Mental illness costs US $282B annually, says NBER Macroeconomics of Mental Health report

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Mental illness isn’t just a pervasive problem in the U.S.—one in five adults experience it each year, per the nonprofit National Alliance on Mental Illness—it’s also an expensive one, costing the economy $282 billion annually. This, according to a new study by economists at Yale and Columbia universities and the University of Wisconsin-Madison.

The research, published in April as a working paper by the nonpartisan National Bureau of Economic Research, reveals the estimate is equivalent to an average economic recession, or 1.7% of the nation’s aggregate consumption. The $282 billion price tag is also 30% more than costs estimated in previous epidemiological studies, which researchers noted focused on the cost of treatment and income loss due to mental illness.

“In this paper, we develop the first integrated model of macroeconomics and mental health building on classic and modern psychiatric theories,” coauthor Aleh Tsyvinski, PhD, a professor in the Yale Department of Economics, said in a news release. “We show that mental illness alters people’s consumption, savings, portfolio choices, as well as the country’s labor supply, generating enormous annual costs to our economy.”

People with mental illness may consume less, opt for less-demanding jobs, and avoid investing in risky assets such as a house or stocks, Tsyvinski said. His team’s data showed people experiencing mild or severe mental illness consumed 3–7% fewer goods and services and worked 13–23% less than healthy individuals.

“We wanted to get a better understanding of mental illness and quantify its economic costs,” coauthor Job Boerma, PhD, an assistant professor in the Department of Economics at UW-Madison, said in another news release. “Mental illness is something that 20% of the population experiences at any given point in time. The fact that the costs of mental illness amount to a number as large as 1.7% of aggregate consumption for the U.S. population—that’s massive.”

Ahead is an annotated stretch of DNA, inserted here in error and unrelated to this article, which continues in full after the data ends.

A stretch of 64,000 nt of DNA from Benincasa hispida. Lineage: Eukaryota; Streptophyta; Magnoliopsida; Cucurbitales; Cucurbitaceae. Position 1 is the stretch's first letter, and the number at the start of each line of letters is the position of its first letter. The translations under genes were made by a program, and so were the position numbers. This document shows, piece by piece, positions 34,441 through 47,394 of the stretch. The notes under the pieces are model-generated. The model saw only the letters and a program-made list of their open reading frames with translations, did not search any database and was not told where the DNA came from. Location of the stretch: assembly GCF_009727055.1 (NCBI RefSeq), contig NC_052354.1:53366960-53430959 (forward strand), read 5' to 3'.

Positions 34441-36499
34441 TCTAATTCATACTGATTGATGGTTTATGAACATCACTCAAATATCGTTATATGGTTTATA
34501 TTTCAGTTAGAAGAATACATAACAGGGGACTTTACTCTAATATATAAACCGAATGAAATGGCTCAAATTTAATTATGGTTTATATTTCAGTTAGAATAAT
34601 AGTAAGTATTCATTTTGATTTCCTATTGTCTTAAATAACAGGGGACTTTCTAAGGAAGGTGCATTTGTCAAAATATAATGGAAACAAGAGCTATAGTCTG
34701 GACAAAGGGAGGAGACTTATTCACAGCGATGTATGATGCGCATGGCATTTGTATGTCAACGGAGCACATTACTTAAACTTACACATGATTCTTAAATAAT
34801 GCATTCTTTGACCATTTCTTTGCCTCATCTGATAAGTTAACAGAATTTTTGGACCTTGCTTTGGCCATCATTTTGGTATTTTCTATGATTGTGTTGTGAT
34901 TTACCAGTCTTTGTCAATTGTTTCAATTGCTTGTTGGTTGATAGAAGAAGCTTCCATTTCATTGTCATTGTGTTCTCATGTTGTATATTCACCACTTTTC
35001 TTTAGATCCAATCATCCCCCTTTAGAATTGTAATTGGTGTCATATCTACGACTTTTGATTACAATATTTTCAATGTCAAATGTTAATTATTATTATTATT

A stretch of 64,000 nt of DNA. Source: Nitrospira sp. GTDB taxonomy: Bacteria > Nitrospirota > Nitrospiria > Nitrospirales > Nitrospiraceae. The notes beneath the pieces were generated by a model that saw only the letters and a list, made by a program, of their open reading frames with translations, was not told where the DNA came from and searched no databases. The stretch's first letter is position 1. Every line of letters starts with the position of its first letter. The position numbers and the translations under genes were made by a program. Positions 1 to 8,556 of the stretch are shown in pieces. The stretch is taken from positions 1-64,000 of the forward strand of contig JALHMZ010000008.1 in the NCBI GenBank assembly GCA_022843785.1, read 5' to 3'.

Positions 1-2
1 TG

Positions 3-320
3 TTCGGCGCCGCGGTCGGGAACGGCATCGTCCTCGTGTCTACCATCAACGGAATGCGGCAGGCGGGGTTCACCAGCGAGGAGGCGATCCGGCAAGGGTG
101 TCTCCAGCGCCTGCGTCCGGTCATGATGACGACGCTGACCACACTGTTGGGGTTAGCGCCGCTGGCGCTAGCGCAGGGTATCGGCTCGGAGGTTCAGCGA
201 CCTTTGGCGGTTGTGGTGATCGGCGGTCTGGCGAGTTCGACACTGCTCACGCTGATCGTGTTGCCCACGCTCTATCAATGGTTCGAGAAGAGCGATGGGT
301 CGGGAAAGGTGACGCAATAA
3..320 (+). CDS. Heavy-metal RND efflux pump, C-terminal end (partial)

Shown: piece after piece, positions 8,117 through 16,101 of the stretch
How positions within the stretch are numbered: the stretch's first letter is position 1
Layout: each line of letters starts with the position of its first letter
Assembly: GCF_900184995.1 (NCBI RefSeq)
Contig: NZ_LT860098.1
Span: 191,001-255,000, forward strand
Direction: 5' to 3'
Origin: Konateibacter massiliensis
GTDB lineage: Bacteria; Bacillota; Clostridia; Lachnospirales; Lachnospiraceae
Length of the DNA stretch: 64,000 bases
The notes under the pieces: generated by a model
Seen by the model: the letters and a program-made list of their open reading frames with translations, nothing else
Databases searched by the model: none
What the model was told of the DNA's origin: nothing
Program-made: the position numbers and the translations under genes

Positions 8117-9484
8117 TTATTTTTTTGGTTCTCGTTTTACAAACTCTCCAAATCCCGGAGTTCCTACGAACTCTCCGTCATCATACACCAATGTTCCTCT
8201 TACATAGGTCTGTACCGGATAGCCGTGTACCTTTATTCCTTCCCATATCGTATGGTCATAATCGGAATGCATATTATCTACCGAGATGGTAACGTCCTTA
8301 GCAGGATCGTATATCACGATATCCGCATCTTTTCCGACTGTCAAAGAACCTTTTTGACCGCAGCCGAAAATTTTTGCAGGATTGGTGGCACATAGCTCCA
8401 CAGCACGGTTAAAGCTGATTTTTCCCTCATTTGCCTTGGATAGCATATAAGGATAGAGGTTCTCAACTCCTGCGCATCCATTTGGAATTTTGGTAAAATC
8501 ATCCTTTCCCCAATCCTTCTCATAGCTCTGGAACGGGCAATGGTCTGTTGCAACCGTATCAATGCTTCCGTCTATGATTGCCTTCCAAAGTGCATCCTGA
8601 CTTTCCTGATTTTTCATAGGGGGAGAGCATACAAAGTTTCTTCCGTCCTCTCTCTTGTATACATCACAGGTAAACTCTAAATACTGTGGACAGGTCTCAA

Increasing mental health care access would boost economy

Boerma and Tsyvinski, along with Boaz Abramson, PhD, an assistant professor in the Finance Division at Columbia Business School, applied their research to three policy proposals backed by the Biden administration:

As of April 1, more than 122 million Americans were living in mental health professional shortage areas, according to health policy nonprofit KFF. In these locales, just 27% of mental health care needs are met. Eliminating this deficit would not only reduce mental illness by 3.1% but also bear societal benefits equal to 1.1% of aggregate consumption, or $118 billion, the study found.

Providing care for everyone ages 16–25 experiencing mental illness would be even more beneficial, resulting in estimated gains of 1.7% of aggregate consumption.

However, the researchers found that lowering mental health care costs would result in minimal economic impact. The problem, according to Boerma, is many people with mental illness don’t seek treatment, whether due to a dearth of available services, stigma attached to mental illness, or belief treatment would be ineffective. Cheaper services would be unlikely to surmount the challenges.

“If you don’t affect those other factors, lowering the cost of care itself is not going to increase people’s propensity to take up treatment,” Boerma said.

Next, Boerma plans to make lawmakers aware of his team’s findings, saying in a UW-Madison news release he hopes the continued blending of economic and psychiatric research will fuel science-backed policymaking.

“Very exciting insights are always coming at the edges or the overlaps of different fields,” Boerma said. “It will be good for the field if we do this more.”

If you need immediate mental health support, contact the 988 Suicide & Crisis Lifeline.

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